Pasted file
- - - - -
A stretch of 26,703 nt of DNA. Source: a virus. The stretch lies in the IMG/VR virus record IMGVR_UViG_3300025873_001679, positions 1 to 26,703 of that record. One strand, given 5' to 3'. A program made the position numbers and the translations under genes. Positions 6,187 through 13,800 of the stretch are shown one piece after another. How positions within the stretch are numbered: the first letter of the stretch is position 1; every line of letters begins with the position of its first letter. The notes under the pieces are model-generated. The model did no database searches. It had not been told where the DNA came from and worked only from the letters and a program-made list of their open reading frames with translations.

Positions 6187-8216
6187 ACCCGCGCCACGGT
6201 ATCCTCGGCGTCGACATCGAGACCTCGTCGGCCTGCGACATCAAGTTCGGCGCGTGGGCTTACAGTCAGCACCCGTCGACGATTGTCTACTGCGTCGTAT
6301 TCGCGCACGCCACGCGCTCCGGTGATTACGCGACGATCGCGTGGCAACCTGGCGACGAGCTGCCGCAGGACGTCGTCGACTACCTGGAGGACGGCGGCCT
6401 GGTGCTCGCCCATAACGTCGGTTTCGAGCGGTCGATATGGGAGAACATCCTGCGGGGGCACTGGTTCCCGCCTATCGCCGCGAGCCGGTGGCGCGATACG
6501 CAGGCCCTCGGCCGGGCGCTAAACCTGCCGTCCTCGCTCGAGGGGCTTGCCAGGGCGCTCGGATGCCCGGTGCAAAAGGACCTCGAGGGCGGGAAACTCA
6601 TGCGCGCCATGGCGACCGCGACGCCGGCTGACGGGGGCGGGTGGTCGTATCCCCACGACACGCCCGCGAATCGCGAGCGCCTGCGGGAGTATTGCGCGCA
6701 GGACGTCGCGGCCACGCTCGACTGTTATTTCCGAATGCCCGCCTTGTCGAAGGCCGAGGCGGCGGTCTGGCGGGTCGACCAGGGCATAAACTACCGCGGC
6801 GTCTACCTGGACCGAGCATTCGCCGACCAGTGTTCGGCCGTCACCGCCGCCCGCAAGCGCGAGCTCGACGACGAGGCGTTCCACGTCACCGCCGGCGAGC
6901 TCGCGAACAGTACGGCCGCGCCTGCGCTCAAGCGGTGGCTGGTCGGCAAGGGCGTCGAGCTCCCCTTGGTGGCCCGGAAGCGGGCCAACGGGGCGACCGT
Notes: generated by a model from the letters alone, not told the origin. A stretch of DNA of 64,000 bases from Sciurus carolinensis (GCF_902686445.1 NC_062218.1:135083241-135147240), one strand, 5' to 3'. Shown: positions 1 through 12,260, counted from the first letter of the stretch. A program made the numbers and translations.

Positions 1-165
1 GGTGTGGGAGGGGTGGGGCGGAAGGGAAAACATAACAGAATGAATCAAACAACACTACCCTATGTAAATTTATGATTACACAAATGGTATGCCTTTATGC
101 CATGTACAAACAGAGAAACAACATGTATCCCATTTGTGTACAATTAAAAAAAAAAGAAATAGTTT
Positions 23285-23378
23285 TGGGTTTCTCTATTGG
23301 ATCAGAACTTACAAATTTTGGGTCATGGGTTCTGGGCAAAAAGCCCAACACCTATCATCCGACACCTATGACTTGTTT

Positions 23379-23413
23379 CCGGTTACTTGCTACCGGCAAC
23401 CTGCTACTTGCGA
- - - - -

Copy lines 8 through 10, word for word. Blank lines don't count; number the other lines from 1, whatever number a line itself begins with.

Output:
6601 TGCGCGCCATGGCGACCGCGACGCCGGCTGACGGGGGCGGGTGGTCGTATCCCCACGACACGCCCGCGAATCGCGAGCGCCTGCGGGAGTATTGCGCGCA
6701 GGACGTCGCGGCCACGCTCGACTGTTATTTCCGAATGCCCGCCTTGTCGAAGGCCGAGGCGGCGGTCTGGCGGGTCGACCAGGGCATAAACTACCGCGGC
6801 GTCTACCTGGACCGAGCATTCGCCGACCAGTGTTCGGCCGTCACCGCCGCCCGCAAGCGCGAGCTCGACGACGAGGCGTTCCACGTCACCGCCGGCGAGC